Developers are facing the biggest credit crunch since the global financial crisis as risk-averse banks suppress their appetite to lend to new projects.
Speaking at The Urban Developer’s property funding webinar last week, financiers from across the country discussed how the global pandemic is challenging the financial economy underpinning the property sector.
The panel agreed that the retreat of the major banks from anything other than “gold brick” assets—i.e. strong tenant coverage, rental streams and good sponsors—is creating an opportunity for non-bank lenders.
“What we are seeing are fundamental, structural changes within that market,” Stamford Capital managing director Dominic Lo Surdo said.
“With tight funding and weak apartment sales continuing to leave many projects stranded, the appetite for alternative funding has strengthened in recent months.”
Pandemic-induced fluctuations to property valuations are central to the challenge for both landlords and developers.
“There has been a real fracture in the market between historical data and the point at which you are trying to value an asset,” CVS Lane managing director Lambros Sioros said.
While volatility and uncertainty are leading to a more cautious approach among lenders of all persuasions, the paradox is that liquidity remains at historical highs.
“Liquidity is more important than pricing and wherever there is liquidity, there is a deal that can be done,” Lo Surdo said.
Lo Surdo pointed to the recent uptick in industrial property and data centres, driven by the growth in e-commerce, as one of the winners to emerge from the global pandemic.
“Where assets are ‘gold brick’ credit opportunities the banks are coming down on pricing,” he said.
“If it is falling outside of those metrics, standard banks aren't doing the deal which has created an opportunity for the non-banking sector to grow.”
Development Finance Partners director Matthew Royal noted that the funding for small to medium-sized developers showed signs of rebounding in recent weeks, thanks in part to improved sentiment.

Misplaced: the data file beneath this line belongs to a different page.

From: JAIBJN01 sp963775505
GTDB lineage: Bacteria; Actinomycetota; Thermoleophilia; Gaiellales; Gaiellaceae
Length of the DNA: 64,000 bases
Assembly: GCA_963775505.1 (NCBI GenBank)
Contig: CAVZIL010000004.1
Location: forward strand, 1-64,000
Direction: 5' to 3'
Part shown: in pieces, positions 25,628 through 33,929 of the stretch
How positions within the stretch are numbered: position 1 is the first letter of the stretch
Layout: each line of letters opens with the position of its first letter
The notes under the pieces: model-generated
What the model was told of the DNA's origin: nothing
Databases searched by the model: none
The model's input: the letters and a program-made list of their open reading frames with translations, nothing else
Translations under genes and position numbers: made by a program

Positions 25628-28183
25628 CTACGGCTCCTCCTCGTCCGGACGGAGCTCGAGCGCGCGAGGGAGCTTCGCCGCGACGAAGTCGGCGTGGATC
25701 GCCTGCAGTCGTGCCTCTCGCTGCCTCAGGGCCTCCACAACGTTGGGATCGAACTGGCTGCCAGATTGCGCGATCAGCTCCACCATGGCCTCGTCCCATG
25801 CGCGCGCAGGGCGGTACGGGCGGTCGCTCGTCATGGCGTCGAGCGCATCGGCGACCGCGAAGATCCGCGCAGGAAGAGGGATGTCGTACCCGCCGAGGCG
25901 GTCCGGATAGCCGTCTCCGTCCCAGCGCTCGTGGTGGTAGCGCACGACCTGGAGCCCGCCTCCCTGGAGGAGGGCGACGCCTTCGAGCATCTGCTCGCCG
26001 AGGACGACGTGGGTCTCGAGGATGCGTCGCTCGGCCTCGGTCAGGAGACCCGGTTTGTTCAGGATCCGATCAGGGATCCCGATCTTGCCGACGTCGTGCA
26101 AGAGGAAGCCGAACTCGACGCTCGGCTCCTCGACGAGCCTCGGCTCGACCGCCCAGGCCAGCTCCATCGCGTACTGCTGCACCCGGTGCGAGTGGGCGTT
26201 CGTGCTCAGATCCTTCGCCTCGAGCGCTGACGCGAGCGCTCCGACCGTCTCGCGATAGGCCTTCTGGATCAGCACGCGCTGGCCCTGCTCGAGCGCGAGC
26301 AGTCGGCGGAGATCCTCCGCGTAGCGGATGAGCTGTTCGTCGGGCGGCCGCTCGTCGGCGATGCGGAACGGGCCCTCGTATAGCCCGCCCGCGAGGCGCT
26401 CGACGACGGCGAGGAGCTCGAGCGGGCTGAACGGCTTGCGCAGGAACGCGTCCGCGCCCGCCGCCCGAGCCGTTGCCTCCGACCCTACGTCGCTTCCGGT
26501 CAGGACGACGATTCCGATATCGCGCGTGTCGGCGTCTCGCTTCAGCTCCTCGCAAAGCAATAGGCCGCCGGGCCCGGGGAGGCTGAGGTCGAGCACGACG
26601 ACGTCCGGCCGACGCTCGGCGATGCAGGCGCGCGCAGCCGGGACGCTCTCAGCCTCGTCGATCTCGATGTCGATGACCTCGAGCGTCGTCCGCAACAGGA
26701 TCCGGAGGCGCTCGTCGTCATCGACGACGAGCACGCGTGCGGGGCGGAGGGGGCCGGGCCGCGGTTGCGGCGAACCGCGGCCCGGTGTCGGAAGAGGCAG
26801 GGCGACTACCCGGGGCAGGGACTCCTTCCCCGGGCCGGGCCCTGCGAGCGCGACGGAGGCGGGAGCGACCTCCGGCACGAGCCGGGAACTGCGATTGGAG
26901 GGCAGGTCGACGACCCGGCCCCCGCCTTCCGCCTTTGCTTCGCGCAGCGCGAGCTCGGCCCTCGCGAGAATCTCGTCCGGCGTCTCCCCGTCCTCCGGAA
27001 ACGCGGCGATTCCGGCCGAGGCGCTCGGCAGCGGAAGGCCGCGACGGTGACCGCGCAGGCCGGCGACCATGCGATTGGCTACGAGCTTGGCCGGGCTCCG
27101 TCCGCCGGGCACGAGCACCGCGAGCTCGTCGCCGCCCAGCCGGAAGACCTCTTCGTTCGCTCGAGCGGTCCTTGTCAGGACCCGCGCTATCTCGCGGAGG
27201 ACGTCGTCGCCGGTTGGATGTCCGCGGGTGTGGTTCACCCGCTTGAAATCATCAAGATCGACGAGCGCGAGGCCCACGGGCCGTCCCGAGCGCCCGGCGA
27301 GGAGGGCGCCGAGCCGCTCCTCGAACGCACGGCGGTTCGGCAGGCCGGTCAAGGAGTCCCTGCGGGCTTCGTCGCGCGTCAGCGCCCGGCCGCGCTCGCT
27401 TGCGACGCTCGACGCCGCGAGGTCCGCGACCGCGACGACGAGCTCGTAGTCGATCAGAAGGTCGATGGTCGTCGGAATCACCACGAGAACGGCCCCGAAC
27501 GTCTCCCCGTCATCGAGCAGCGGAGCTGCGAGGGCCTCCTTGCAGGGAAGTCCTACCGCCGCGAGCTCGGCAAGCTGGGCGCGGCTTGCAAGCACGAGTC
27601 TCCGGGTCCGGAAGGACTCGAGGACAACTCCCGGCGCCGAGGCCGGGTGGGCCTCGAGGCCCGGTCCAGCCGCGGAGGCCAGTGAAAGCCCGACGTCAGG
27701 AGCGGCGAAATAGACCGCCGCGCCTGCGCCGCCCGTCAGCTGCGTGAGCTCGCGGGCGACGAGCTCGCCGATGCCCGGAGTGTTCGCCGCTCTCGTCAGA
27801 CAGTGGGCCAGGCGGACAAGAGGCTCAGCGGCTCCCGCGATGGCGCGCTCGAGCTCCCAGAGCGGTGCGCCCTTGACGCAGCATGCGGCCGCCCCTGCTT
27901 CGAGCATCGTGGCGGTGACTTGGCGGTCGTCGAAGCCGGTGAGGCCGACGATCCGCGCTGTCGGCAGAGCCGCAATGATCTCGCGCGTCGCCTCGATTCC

“Where usually we would have seen a 14 per cent internal rate of return and seen pricing come down by about 200 basis points in the last month,” Royal said.
“Institutional, offices, and high-net worth investors are flighting from cash and equities are looking for quality, risk, deal flow and stable returns including, mortgage backed, first mortgage securities, especially with a focus on residual stock.”
Without sufficient pre-sales, development funding becomes prohibitive for lenders but leading into the pandemic residential markets were reeling from recent revelations around construction defects, including flammable cladding, which has turned potential buyers away.
“People don’t have a fear of loss in staying out of the market — buyers still need to transact for all sorts of reasons—downsizing, first home buyers, life events beyond the investment market—they don’t stop, but confidence stops,” Royal said.
“Developers and financiers need to hold their portfolios, land banks and nerves at the moment because the market conditions will come back.
“The government will look at the holes in the market—in terms of economic risk, and look to plug them and continue to stimulate the market almost indefinitely.”
The build-to-rent sector—long-term rental apartments leased by a single institutional landlord—is also becoming an alternative for many traditional developers currently, which are either lumped in with unsold apartments or are unable to attract buyers.
“We are seeing a lot of build-to-rent projects emerging currently, particularly smaller developments, and we weigh each potential project on the borrower, location and asset expected returns and cashflow,” Real Estate Credit executive director Cathy Houston said.
“There is a supply and demand conundrum in that space and we are looking very closely at the rental rates and vacancy rates.”
Houston said appetite for the hotel market had remained despite the crippling impacts of the pandemic, with absorption in Adelaide, Brisbane the Gold Coast better placed to take on new supply and recover more quickly.
Attitudes have also changed towards higher-density living, encouraging people to move to the suburbs or regional centres and work from home.
Lenders pointed to regional markets, which had continued to outperform metro markets on average over the past year, remaining insulated from the economic shock and less reliant on international trade.
Regional median prices have remained higher or steady in all states, due in part to employed workers, who are working remotely, looking to take advantage of prices and relocate with their current jobs.